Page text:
Carlton Banks, Author at Brake & Front End
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Pulling Codes: O2 Sensor Heater Circuit Malfunction

Pulling a P0135 Oxygen Sensor Heater Circuit Malfunction (Bank 1 Sensor 1) code means you’re dealing with a possible oxygen sensor heater element and/or associated components in this circuit. This article provides a game plan for diagnosing a vehicle with this code.

Pulling Codes: Advanced Misfire and Fuel Trim Analysis, Part 2

Contributing writer Carlton Banks continues with his series on Advanced Misfire and Fuel Trim Analysis, using fuel trims and oxygen sensor behavior to determine if the misfire activity is ignition, engine mechanical or fuel related. This article focuses on fuel-related misfires.

Pulling Codes: Advanced Misfire and Fuel Trim Analysis — A P030X Detailed Analysis

Carlton Banks documents the use of fuel trims and oxygen sensor behavior to determine if the misfire activity is ignition, engine mechanical or fuel related.

Pulling Codes: A Mercedes-Benz Story – A P0300 Analysis Using Exhaust Waveforms

This article will document the P0300 code for a 1996 Mercedes-Benz. A single cylinder misfire has occurred, and the technician decides to clear the code in my presence. I advised that it is a good strategy to maintain the code information for review. It’s clear that misfire activity can be challenging on some ignition systems, and I’ve found through my research that all of the car manufacturers appear to run their monitors in a similar fashion, but it’s still wise to review their service information for the differences and details of their systems.

Pulling Codes – A Hybrid Story: The Story Of P1A10

This article documents the code P1A10-Hybrid Powertrain Control Module-Battery Disabled found on a 2006 Ford Escape Hybrid 2.3L. Code P1A10 involves a possible interlock problem with the system. Our subject vehicle was a former police vehicle purchased at an auction – for $1! – in very poor condition. It does not run or power up, and both cluster displays are blank.

Pulling Codes: The Importance Of Communication – No Code Analysis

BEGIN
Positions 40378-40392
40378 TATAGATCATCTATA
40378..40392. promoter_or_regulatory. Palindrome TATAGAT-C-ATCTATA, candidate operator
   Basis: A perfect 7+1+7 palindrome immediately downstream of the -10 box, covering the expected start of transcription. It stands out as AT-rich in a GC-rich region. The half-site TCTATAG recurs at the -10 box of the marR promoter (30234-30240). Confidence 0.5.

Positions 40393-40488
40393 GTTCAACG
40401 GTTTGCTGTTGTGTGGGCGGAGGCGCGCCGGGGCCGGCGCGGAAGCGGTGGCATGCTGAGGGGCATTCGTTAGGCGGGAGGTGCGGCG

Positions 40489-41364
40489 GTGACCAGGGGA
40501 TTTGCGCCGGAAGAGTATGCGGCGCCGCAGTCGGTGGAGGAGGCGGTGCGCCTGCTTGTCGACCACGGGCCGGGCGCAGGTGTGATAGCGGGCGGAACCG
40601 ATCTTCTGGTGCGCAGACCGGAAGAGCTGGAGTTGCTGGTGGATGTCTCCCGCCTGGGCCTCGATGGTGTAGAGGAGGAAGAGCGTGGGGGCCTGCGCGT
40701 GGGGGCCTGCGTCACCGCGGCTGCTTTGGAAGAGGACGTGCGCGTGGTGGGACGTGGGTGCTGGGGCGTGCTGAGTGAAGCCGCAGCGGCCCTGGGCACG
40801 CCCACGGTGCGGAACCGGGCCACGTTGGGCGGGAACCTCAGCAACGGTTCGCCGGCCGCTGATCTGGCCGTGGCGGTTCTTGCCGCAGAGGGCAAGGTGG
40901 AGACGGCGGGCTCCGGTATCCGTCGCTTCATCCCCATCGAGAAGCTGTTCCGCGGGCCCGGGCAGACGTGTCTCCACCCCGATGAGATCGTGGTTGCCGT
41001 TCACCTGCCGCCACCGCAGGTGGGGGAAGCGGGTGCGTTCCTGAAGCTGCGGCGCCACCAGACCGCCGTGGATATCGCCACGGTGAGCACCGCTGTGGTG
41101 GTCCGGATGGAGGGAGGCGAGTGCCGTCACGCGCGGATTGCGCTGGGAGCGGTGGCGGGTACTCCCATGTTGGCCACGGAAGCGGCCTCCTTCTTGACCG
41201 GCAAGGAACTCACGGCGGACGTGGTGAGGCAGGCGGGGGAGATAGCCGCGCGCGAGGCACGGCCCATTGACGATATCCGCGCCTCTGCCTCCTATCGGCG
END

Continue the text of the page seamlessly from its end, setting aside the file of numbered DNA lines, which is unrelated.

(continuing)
For this month’s Pulling Codes case, we will attempt to provide a plan of attack for communication issues on General Motors products with the Class 2 Protocol. Our diagnostic journey begins with a 2004 Chevrolet Tahoe. This vehicle was tested at the EPA test facility in our area and it was determined that there is no communication with the PCM.

Pulling Codes: The Variables Of Cam Timing – No Code Analysis

Carlton Banks investigates a no-code analysis for a variable cam timing (VCT) system issue involving multiple misfires. The subject vehicle is a 2005 Ford F-150 Super Duty and has a 5.4L engine with three valves per cylinder. The engine starts and runs; the idle quality is very poor; and cylinders 2, 3 and 4 have misfire activity.

Pulling Codes: This One Didn’t Go ‘Zoom Zoom’! The Story Of P1345

Top EPA Codes: Carlton Banks investigates a P1345 code – CMP Sensor Circuit Malfunction – in a 2000 Mazda Protege. This is a code that involves the cam sensor input to the PCM. In many situations, one may be tempted to replace the cam sensor right away. This article will attempt to provide a possible plan of attack.

Pulling Codes: What Is Our Position On This? The Story of P1512

P1512 is a code that involves electronic throttle control (ETC), or throttle actuator control (TAC), and in many situations, a technician may be tempted to replace the throttle body assembly right away. This article will attempt to provide a better plan of attack.

Pulling Codes: The Story of Code P0456

The Smallest of Details? This month’s Pulling Codes documents the infamous P0456 code — 0.20 leak detected. A small leak code can be the most challenging for any technician, so Carlton Banks gives his suggested plan of attack.

Pulling Codes: Rough Road Data Not Available?

A 1998 Chevrolet Blazer is looked at by the state to determine if the cost to repair this vehicle may exceed what many may deem reasonable. The owner of the vehicle has suffered some financial hardships and we have been asked to take a look at the vehicle.

Pulling Codes: Mean and Lean with Shades of Gray

This article will document the infamous P0171 code – Lean Condition. A fuel system lean condition can be broken down into three subsections, namely, fuel pump performance, fuel quality and injectors. Keep in mind this is only a starting point, but it is a good place to start.